What it’s like to tear your ACL

Me with my ugly knee brace playing in a game my senior year. Photo via Carly Newton.

It happened on the first day of soccer practice in my junior year of high school. We were scrimmaging at the end of practice and as a fullback, I was trying to prevent the other side’s offense from scoring on our goal. I had kicked the ball away, but it was going to go out of bounds and I had run over to stop it. I had done this exact move at least a hundred times since I began playing soccer, but for some reason this time was different. 

If you follow sports at all, there’s a good chance you have heard about an athlete tearing their ACL. Usually, this means that their season is over because they must get surgery and endure many months of rehabilitation to return to their previous form. But what is an ACL? Before I tore mine when I was 16 years old, I had no idea what it was. 

ACL is an abbreviation for the anterior cruciate ligament. Your ACL is located in your knee and does a very important job of stabilizing your knee joint because it connects your femur to your tibia. When this is torn, your knee feels weak and unstable. While it is possible to live without your ACL, athletes and active people should get it fixed if they want to return to their normal, active lifestyle. 

I had done a little jump to get my right foot over the top of the ball, and I flicked it backward to prevent it from going out of bounds. When my right leg came down, I heard a loud pop sound. I had hurt my knee a couple of times before this, but nothing serious — I would ice it for a few days, and it would feel fine again. When I heard that pop sound, I instantly knew that it wasn’t normal.

My coach had come over to me and helped me stand up. My right leg felt awfully weak — it wobbled and gave away when I tried to put weight on it. Two teammates helped me over to the bench, where I realized something was really wrong with my knee.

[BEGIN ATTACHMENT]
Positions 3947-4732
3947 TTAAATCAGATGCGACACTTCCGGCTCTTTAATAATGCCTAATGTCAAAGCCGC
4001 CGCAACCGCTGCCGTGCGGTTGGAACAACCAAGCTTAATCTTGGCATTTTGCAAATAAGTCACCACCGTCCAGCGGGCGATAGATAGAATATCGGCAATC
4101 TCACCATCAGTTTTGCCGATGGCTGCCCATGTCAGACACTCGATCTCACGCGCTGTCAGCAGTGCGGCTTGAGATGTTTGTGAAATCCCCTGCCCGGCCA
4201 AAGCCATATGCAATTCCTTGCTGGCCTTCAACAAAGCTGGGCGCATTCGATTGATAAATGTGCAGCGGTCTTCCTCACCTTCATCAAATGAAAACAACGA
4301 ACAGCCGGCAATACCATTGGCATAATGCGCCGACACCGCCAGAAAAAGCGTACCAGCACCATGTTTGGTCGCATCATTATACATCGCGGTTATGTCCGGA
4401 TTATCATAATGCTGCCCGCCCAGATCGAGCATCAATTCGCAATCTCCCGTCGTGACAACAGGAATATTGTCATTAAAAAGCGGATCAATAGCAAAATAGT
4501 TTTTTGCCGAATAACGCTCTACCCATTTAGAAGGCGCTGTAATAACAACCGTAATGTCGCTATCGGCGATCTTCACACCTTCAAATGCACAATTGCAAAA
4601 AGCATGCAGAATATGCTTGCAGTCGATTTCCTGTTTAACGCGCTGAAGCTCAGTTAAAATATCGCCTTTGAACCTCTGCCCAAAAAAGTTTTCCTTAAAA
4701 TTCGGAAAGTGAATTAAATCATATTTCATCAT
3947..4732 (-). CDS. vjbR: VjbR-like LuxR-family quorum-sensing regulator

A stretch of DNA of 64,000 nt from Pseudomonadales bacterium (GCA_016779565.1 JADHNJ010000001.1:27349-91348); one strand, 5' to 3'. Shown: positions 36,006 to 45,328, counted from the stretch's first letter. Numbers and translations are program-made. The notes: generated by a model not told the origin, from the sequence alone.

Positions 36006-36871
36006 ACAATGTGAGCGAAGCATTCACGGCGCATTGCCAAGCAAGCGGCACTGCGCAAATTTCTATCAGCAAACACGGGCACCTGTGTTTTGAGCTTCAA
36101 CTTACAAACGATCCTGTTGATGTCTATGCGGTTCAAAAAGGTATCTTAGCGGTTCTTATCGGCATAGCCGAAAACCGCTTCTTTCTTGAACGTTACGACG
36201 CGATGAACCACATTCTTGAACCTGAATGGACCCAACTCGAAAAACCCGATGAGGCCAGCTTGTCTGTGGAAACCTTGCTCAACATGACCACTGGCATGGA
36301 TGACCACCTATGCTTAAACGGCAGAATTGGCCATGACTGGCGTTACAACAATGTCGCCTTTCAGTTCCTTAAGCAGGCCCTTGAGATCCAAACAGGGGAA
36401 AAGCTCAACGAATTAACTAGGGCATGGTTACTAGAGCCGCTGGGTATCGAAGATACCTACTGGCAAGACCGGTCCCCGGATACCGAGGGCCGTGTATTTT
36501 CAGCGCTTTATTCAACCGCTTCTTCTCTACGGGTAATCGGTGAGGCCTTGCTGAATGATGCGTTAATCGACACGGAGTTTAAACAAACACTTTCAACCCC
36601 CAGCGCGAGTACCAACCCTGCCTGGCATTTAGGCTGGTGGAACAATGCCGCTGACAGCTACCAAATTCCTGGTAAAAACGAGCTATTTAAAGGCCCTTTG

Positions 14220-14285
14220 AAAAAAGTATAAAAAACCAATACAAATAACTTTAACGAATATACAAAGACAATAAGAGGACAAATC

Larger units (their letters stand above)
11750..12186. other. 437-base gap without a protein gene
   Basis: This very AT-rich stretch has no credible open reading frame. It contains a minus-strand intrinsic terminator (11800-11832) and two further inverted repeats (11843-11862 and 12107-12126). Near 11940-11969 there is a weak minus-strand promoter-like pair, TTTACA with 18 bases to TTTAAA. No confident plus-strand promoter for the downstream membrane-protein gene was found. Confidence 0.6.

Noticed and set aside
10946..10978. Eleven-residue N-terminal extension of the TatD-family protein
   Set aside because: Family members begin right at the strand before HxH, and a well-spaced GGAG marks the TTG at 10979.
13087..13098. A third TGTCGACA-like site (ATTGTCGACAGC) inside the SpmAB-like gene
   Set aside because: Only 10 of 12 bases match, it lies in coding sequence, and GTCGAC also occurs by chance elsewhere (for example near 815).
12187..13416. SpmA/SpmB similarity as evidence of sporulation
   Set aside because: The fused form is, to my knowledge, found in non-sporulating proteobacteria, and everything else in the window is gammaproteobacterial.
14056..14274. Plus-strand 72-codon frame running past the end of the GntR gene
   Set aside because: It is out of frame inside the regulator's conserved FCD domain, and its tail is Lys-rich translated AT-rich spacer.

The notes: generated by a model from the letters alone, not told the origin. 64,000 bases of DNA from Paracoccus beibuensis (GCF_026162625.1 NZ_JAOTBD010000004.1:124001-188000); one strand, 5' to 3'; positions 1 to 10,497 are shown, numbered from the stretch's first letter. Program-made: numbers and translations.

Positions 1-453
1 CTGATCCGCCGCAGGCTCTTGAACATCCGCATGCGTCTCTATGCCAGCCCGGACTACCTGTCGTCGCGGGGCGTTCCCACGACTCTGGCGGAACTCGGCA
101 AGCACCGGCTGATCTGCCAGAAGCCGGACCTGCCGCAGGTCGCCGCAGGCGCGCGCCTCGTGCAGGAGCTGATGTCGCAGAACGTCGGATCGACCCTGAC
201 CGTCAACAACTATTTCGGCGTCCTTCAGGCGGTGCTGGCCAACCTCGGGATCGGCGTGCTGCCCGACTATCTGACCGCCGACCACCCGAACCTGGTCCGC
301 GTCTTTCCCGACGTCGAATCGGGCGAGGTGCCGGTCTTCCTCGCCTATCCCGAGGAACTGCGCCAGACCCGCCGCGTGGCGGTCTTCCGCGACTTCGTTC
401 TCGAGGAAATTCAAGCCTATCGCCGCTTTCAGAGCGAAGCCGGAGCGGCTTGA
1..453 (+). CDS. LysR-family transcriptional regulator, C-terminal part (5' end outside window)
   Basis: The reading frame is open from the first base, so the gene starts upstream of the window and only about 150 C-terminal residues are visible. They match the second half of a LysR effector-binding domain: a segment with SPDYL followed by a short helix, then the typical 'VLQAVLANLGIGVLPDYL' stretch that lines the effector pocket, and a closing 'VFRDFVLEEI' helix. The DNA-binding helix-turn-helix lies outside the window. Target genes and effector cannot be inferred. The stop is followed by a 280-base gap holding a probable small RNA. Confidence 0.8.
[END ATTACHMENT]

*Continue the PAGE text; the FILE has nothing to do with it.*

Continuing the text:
I had to get an MRI after a couple of weeks. Afterward, I was told what I feared I had done. I had torn my ACL. Since my injury happened, I had been researching knee injuries, so I had become familiar with the ligaments of the knee. When the doctor told me after my MRI, I knew I would need surgery, and that is what I was afraid of.

Trusting my knee again took a long time. Photo via Carly Newton.

A couple of  months after my torn ACL diagnosis, I was preparing for knee surgery. I was afraid but I knew that if I ever wanted to play soccer again, I needed to do it. So, on October 9, 2015, I had my surgery, and soon after, I began the months-long physical therapy rehabilitation of my knee. 

Juliette Baker, who also tore her ACL in high school, remembers the instant it happened.

“There was a loud pop, almost like plastic. I remember falling to the ground grabbing at my knee. It was locked up and I could not straighten it,” Baker said. “I experienced a contact injury. The defender took me off my feet and my right knee took most of the blow.”

Baker, like myself, had the ACL reconstruction surgery done with a hamstring graft. This means that the surgeons take one of your hamstrings and use it as your new ACL. There are cons to this procedure but it is the most popular for athletes.

“A lot of time went into strengthening my right hamstring as it was very weak,” Baker said.

After about a year of rehab, Baker was ready to return to soccer but it was nerve wracking for her. 

“I had this metal brace on my knee, I felt like some kind of bionic being. I was nervous I wouldn’t be as fast or as skillful as I was prior to my injury. I was also ready to get the ball rolling and get back into my groove,” Baker said. “It was a successful season. As I look back now, I am thankful for what I had to go through. It taught me patience, determination and true grit.”

For me, my goal never wavered during my rehab — I wanted to play soccer again as well. Only I didn’t realize how hard it would be in those first couple of months. I had to relearn how to walk without crutches, how to walk upstairs, how to jump, how to balance, how to kick, how to cut, but most importantly I had to relearn how to run. 

Through many months of physical therapy, I achieved all these milestones. When it was time for soccer in August — I was physically ready.

Mentally, I still had some work to do. Playing on the same field I injured myself on the year before was tough. I had a lot of mental hurdles I had to overcome before I felt comfortable playing without fear. 

Although my mom begged me not to play again repeatedly, I knew I had to do it. Looking back now, I’m really happy I did because now I know I don’t have any limitations to what I can do. 

Tearing an ACL is horrible, and I feel for any athlete or person who does it. But mentally and physically, I believe it made me stronger, and for that, I am thankful.

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